Fragrant and colorful, many varieties of wallflower plants exist. Some are native to areas of the United States. Most gardeners succeed at growing wallflowers in the garden. Wallflower plants can brighten containers as well. Learn how to plant a wallflower and what is needed for wallflower care.
Wallflower Garden Plant
Most wallflower plants are of the genus Erysimum, with some types being from Cheiranthus, sometimes called Gillyflower. Wallflower plants have perky spring blooms, often in shades of yellow and orange. Newer cultivars of the wallflower garden plant come in shades of pinks, purples and blue; some varieties have chocolate or crimson blooms. Most wallflowers are drought tolerant. Some are short-lived perennials, others are annuals or biennials. Perennial wallflower plants are grown as annuals in colder zones. But they retain evergreen foliage in USDA gardening zones 8-10, which may have a silvery tint.
How to Plant a Wallflower
When growing wallflowers, you can start them from seed, which may be sown right into the garden or started indoors. Plant wallflower seeds in spring or in autumn. Cover seeds lightly or simply press them into moist soil. Seeds of wallflower need light to germinate. They may also be covered with perlite or vermiculite. Once sprouted, some gardeners cover with netting about 8 inches (20 cm.) above the plant to keep the 3 foot (90 cm.) specimens upright. Propagation of growing wallflowers can also be done by cuttings in spring. Grow wallflower plants in a sunny or partly shaded location. When growing wallflowers, make sure to plant them in well-draining soil. In the right location and with the right conditions, growing wallflower blooms may last until fall. Plant wallflowers in masses with summer flowering bulbs or include a few in containers planted with summer blooms.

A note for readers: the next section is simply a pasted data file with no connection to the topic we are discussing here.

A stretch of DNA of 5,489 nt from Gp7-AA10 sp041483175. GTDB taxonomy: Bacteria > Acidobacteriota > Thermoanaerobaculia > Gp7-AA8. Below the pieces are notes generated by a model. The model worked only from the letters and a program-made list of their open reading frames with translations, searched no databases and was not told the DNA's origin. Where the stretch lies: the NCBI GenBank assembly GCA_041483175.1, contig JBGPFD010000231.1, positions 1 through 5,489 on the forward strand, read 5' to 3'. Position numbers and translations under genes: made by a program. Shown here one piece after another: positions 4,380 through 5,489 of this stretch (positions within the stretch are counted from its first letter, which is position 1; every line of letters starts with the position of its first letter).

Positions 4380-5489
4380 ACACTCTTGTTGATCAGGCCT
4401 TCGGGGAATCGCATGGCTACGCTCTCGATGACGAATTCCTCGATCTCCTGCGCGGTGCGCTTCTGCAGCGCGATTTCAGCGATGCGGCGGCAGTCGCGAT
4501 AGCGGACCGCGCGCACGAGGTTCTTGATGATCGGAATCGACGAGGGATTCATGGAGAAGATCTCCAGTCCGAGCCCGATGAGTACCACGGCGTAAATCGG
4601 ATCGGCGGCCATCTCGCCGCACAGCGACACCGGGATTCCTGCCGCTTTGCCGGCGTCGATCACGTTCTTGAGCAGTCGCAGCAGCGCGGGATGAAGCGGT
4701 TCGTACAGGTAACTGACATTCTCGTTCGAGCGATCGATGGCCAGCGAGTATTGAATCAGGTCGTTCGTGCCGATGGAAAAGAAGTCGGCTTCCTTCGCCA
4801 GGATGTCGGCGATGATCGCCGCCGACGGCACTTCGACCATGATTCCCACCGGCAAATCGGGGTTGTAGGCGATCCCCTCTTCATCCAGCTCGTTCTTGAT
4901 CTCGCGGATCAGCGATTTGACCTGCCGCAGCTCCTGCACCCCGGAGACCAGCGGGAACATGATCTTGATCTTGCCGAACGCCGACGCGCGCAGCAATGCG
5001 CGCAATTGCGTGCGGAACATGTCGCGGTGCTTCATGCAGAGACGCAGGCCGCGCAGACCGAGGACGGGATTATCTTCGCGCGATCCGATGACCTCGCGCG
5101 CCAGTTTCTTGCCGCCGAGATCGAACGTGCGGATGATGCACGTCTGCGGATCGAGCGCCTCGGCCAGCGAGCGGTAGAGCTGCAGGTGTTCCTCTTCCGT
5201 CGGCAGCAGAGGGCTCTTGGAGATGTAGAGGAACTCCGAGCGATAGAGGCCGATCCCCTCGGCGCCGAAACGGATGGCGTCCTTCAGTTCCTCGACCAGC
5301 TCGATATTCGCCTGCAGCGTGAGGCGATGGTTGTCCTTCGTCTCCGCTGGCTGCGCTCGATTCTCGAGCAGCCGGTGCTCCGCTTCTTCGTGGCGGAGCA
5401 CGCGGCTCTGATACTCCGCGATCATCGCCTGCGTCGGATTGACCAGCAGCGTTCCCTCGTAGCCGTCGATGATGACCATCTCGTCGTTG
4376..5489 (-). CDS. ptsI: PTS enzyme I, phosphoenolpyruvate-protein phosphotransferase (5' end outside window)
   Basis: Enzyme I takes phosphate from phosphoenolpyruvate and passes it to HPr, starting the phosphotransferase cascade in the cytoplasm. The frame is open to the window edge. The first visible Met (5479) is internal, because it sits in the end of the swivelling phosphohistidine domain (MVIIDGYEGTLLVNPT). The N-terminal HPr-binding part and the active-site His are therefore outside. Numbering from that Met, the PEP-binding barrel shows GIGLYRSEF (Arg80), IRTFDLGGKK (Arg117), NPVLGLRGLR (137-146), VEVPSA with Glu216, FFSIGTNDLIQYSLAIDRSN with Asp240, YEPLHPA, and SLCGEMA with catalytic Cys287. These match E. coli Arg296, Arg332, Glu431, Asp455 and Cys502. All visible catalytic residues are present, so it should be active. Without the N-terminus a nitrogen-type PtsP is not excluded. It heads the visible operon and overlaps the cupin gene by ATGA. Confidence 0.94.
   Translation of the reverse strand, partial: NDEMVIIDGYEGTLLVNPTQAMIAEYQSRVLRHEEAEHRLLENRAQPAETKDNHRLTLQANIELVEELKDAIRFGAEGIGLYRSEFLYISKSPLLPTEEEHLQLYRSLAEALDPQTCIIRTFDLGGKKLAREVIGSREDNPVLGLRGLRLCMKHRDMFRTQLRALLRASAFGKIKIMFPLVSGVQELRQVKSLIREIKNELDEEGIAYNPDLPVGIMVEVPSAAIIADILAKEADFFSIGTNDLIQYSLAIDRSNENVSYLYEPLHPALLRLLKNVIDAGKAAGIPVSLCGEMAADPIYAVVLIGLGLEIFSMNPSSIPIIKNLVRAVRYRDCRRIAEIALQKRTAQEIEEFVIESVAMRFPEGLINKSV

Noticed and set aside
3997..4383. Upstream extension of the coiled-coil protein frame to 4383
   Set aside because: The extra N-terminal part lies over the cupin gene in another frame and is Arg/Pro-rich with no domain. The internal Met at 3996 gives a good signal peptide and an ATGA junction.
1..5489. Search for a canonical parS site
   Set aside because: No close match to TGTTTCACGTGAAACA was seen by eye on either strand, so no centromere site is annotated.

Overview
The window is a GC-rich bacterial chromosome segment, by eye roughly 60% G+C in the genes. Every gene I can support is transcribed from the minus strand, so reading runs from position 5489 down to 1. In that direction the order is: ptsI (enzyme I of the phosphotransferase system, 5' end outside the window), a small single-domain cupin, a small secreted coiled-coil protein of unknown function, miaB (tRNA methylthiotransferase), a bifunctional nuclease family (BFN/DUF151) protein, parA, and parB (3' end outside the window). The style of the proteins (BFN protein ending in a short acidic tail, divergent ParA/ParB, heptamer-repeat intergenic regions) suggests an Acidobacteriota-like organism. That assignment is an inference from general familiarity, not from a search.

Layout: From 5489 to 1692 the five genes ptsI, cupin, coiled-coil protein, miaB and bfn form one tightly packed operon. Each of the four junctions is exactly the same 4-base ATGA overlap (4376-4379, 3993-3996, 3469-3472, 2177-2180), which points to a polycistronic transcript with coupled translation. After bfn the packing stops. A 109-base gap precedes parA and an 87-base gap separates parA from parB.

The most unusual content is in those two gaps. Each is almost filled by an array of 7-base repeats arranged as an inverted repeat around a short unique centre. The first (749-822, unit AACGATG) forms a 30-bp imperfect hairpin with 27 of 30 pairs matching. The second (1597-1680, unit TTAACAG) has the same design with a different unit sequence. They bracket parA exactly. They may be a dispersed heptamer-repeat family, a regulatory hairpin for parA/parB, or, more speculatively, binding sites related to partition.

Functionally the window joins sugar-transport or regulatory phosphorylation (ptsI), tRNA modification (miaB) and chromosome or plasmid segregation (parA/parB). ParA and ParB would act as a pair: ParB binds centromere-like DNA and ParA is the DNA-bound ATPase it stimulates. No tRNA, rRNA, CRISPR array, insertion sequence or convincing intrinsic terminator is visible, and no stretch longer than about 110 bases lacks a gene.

Water the plants regularly until established, then water occasionally if there is no rainfall. Wallflower care includes the pinching back of spent blooms. Deadheading encourages more flowers on the growing wallflower. Now that you've learned how to plant a wallflower, give it a try in the garden. You'll find wallflowers are a simple, colorful and sweet-smelling addition to the garden.
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Becca Badgett was a regular contributor to Gardening Know How for ten years. Co-author of the book How to Grow an EMERGENCY Garden, Becca specializes in succulent and cactus gardening.
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